Finally, communications failure. In selling withdrawal, Biden weeks ago assured Americans that it was “highly unlikely” for the Taliban to be “overrunning everything and owning the whole country.” He insisted that “there’s going to be no circumstance where you see people being lifted off the roof” of the U.S. Embassy. Secretary of State Antony Blinken said: “We are staying, the embassy is staying, our programs are staying. If there is a significant deterioration in security, I do not think it’s going to be something that happens from a Friday to a Monday.”

As these predictions unraveled in real time, the administration pivoted to insisting that “we have succeeded” in Afghanistan. What should have been a tough but necessary decision became a debacle, opening Biden to charges from political opponents that he is personally responsible for the failed war — a ludicrous charge for a 20-year, $2 trillion failure, but one he now partially owns.

The next few days will be crucial. The Kabul government has fallen and now-former President Ashraf Ghani has fled into exile, but many Americans and foreigners are still stuck in the capital, with thousands of U.S. troops on their way to help evacuate them. Will the Taliban try to kidnap or kill Americans as they leave? Will the chaos lead to accidents and deaths of American journalists, aid workers, diplomats or soldiers?

The White House is staring down a number of worst-case scenarios reminiscent of the Tehran hostage crisis in 1979 and the failed Iran hostage rescue in 1980. We will know in short order whether Kabul 2021 will be added to the list.

Even if Biden avoids further catastrophe, the optics from the coming weeks will be staggeringly bad. The Taliban will enjoy the propaganda coup of raising their flag above Kabul, including in the former American Embassy, on the 20th anniversary of the Sept. 11 terrorist attacks.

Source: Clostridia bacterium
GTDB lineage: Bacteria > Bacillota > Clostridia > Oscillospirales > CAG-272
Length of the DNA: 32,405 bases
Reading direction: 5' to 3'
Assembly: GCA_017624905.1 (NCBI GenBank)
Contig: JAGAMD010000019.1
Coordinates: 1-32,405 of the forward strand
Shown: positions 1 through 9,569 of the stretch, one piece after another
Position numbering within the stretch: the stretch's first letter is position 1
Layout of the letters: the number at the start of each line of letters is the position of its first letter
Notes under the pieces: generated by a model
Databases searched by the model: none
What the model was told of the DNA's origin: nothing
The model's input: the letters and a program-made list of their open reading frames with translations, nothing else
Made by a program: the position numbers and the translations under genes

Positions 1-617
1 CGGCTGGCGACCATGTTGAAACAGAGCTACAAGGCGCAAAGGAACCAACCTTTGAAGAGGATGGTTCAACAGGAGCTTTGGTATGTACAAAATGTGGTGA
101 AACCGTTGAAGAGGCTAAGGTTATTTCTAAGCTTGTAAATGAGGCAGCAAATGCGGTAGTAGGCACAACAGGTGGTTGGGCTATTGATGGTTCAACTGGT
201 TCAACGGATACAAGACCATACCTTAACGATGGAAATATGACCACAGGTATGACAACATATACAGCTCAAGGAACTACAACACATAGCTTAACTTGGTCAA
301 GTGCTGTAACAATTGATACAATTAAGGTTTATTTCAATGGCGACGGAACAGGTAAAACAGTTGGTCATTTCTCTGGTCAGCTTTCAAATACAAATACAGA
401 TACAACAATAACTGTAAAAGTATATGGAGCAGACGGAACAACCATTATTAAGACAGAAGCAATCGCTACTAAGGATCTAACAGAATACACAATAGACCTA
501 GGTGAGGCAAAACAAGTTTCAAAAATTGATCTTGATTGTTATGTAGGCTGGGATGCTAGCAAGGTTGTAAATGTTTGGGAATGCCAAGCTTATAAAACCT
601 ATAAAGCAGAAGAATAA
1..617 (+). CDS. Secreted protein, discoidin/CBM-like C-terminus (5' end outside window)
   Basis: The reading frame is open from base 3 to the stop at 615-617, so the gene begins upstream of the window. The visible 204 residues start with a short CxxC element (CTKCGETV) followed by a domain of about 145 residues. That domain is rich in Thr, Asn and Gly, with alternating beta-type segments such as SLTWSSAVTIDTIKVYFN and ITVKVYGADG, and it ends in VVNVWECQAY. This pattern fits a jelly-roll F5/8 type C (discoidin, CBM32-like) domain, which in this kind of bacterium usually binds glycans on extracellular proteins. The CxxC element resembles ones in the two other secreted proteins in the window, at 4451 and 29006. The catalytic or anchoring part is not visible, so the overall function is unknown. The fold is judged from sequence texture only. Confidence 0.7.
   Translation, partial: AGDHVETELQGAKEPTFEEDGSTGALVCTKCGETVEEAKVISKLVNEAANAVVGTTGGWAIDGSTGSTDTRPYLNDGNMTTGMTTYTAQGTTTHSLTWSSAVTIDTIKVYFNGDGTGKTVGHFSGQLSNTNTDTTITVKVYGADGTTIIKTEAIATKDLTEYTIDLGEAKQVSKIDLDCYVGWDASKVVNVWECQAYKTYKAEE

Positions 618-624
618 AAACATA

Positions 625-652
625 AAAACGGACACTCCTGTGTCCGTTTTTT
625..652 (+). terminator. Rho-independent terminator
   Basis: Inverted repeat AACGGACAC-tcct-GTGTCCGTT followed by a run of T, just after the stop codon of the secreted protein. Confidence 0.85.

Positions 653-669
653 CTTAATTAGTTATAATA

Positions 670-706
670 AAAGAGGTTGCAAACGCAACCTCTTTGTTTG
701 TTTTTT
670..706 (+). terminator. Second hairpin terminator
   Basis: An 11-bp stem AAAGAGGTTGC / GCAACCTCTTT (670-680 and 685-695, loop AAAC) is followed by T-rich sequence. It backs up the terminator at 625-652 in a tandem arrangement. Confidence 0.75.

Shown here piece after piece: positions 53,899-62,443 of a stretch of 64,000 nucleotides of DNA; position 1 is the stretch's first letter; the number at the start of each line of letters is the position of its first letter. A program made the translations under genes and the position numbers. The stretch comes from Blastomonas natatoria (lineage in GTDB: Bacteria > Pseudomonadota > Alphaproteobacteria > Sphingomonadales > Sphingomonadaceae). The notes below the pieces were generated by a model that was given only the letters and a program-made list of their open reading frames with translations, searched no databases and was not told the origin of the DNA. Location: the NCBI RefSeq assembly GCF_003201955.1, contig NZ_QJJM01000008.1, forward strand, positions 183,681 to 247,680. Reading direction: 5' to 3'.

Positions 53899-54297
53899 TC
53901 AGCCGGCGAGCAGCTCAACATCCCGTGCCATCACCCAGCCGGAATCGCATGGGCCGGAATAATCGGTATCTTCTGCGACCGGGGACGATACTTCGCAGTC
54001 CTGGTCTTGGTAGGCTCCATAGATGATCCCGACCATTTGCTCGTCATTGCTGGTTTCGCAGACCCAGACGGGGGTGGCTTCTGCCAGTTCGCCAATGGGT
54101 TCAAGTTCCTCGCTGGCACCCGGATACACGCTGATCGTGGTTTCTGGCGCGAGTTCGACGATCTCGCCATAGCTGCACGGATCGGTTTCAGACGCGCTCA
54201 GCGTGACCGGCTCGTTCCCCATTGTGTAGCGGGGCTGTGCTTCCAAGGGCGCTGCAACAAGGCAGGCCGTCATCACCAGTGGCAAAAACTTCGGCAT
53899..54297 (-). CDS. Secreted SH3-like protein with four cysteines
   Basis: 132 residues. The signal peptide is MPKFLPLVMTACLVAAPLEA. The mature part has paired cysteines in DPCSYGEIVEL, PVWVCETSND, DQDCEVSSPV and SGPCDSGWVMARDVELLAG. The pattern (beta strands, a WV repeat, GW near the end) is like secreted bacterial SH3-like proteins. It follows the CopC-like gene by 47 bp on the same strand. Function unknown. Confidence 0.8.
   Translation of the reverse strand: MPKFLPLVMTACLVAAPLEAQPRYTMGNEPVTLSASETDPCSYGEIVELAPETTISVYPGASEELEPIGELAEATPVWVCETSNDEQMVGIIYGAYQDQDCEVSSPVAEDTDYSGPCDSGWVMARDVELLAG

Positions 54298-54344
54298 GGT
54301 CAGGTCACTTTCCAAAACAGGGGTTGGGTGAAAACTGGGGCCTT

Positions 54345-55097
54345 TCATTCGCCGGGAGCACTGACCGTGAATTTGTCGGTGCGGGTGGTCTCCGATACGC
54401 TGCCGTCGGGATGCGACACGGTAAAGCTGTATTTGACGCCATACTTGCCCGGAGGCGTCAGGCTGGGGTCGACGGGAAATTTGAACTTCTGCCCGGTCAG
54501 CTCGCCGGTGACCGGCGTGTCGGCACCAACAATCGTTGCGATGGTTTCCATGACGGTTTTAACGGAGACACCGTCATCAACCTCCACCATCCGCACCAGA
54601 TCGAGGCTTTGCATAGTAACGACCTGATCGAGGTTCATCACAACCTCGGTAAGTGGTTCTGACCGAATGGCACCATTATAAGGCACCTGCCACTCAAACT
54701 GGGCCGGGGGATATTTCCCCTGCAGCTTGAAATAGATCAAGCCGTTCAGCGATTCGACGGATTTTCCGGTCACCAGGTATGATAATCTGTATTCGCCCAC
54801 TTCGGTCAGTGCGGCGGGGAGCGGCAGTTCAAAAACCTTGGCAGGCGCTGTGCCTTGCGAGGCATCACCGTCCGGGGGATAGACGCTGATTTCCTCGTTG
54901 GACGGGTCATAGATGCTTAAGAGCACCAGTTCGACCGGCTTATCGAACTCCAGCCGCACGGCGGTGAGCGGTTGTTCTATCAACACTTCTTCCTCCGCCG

Billions of dollars of military materiel abandoned by the Americans will be paraded through the capital. Taliban forces will establish their rule with atrocities, especially against women and girls. The U.S. media is unlikely to let this go, especially if, as is likely, some are caught up in it. Congress will hold hearings and interrogate senior administration officials as to what happened.

Afghanistan will once again serve as a safe haven for international terrorism either because the Taliban directly welcome extremist groups or, more likely, because they will not be able to control their territory. Conflict zones are magnets for jihadis from around the world, as demonstrated by Afghanistan in the 1980s, Bosnia in the 1990s, Iraq in the 2000s and Syria in the 2010s. The wave of ISIS terrorism in Europe was enabled by the organization’s ability to recruit extremists from across the world, train them in Syria and Iraq, and deploy them back to their home countries.

The American ability to monitor and strike against terrorist groups in Afghanistan will be limited given the absence of on-the-ground intelligence and the limitations of regional military capacity. The “known unknowns” about Afghanistan will skyrocket in the coming years. That alone is bad news for America.